I have a lot of respect for federal magistrate judges. They spend their days handling settlement conferences, ruling on motions, and presiding over discovery disputes. Every once in a while, if they are lucky, the parties to a case will consent to a trial before a magistrate to liven things up.
Nothing sucks more than civil discovery disputes. Particularly those that involve deposition misconduct in the form of speaking objections, and motion papers inclusive of personal attacks. This is the greatest court order I have ever seen (ABA Journal via ATL).
Judge Leen apparently got to this ruling too late to affect discovery in the case, but she’s not exactly apologetic about it. As she explains: “I am not the Maytag repairman of federal judges desperately hoping for something to do.” She thought so little of the merits of this dispute and the number of trees killed in its pursuit that she assigned her intern to read the 185 pages of transcripts submitted by the parties and to submit a memorandum. The intern was very quickly able to determine what the lawyers should have known — they were being bad.
Judge Leen isn’t exactly happy about the conduct and describes how she would handle it in a perfect world. She writes:
If I was an elementary school teacher instead of a judge I would require both counsel to write the following clearly established legal rules on a blackboard 500 times:I will not make speaking, coaching, suggestive objections which violate Rule 30(c)(2). I am an experienced lawyer and know that objections must be concise, non- argumentative and non-suggestive. I understand that the purpose of a deposition is to find out what the witness thinks, saw, heard or did. I know that lawyers are not supposed to coach or change the witness’s own words to form a legally convenient record. I know I am prohibited from frustrating or impeding the fair examination of a deponent during the deposition. I know that constant objections and unnecessary remarks are unwarranted and frustrate opposing counsel’s right to fair examination. I know that speaking objections such as “if you remember,” “if you know,” “don’t guess,” “you’ve answered the question,” and “do you understand the question” are designed to coach the witness and are improper. I also know that counsel’s interjection that he or she does not understand the question is not a proper objection, and that if a witness needs clarification of a question, the witness may ask for the clarification.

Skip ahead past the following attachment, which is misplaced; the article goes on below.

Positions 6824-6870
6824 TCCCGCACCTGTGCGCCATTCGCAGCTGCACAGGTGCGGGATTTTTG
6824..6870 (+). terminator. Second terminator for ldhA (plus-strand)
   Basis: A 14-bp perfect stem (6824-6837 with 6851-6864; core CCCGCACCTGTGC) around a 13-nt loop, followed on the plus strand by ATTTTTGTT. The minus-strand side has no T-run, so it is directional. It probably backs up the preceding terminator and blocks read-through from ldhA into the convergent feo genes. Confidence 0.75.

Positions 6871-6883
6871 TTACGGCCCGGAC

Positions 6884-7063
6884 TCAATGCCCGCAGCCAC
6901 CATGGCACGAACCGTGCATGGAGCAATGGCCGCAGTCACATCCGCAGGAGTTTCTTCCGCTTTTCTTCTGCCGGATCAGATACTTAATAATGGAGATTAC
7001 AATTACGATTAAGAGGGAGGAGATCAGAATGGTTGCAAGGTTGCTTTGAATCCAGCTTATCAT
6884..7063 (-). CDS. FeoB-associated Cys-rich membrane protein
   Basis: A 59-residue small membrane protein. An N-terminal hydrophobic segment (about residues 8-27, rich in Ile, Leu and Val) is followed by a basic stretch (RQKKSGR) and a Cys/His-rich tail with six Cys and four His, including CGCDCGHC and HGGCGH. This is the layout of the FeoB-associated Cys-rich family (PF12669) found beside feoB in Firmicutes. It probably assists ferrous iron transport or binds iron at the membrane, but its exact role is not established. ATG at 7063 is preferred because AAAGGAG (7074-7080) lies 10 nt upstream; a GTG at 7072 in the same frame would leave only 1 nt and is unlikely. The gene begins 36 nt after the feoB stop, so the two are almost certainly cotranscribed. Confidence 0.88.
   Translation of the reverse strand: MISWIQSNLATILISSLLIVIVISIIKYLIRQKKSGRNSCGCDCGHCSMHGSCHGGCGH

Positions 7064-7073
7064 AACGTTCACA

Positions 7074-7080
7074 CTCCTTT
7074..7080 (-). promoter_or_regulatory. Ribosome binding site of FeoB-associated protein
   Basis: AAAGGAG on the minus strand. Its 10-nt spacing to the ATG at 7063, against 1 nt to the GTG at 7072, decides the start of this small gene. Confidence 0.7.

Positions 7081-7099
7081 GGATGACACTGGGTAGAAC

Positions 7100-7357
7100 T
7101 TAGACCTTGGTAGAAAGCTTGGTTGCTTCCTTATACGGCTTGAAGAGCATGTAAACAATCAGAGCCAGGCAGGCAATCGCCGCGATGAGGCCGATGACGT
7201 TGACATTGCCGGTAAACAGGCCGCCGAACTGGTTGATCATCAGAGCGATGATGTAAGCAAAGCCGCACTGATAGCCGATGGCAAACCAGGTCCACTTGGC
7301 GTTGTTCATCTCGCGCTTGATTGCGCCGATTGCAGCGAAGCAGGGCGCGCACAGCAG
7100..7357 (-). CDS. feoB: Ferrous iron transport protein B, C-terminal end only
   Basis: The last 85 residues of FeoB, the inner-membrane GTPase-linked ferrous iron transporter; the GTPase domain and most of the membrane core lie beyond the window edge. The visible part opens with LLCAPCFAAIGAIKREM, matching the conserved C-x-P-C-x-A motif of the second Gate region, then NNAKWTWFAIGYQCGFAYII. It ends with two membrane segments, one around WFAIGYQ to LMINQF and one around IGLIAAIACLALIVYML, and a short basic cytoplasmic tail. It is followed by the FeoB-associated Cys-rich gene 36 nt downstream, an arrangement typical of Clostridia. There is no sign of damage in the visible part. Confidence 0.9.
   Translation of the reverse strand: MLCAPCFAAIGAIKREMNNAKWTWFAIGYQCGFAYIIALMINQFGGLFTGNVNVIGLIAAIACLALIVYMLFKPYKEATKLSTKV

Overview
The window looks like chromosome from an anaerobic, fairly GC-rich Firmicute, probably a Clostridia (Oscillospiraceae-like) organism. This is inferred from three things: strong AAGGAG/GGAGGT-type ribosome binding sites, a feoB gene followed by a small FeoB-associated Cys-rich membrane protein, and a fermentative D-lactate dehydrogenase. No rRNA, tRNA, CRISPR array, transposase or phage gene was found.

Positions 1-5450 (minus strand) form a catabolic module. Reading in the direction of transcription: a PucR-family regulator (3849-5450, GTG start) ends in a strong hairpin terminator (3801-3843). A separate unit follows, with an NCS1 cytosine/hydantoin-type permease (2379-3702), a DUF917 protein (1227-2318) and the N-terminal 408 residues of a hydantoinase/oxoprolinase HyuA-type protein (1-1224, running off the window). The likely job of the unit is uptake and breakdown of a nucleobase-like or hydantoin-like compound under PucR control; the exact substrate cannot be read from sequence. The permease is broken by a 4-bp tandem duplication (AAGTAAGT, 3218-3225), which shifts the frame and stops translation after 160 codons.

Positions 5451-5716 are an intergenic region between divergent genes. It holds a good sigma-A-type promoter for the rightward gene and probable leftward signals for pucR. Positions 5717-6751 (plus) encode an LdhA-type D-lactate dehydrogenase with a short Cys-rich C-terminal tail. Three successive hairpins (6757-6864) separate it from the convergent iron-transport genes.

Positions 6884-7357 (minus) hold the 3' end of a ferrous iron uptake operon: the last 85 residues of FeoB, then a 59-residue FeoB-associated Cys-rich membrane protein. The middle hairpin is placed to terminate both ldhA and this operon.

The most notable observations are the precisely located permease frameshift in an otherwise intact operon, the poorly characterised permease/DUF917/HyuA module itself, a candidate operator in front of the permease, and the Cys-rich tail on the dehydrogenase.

This seems to be the right mix of sarcasm, ridicule, and contempt. But tastefully done. She has the street cred to back it up, too, since she is the only female Nevada lawyer to be elected to the International Society of Barristers, the International Academy of Trial Lawyers, and the American College of Trial Lawyers (see page 9).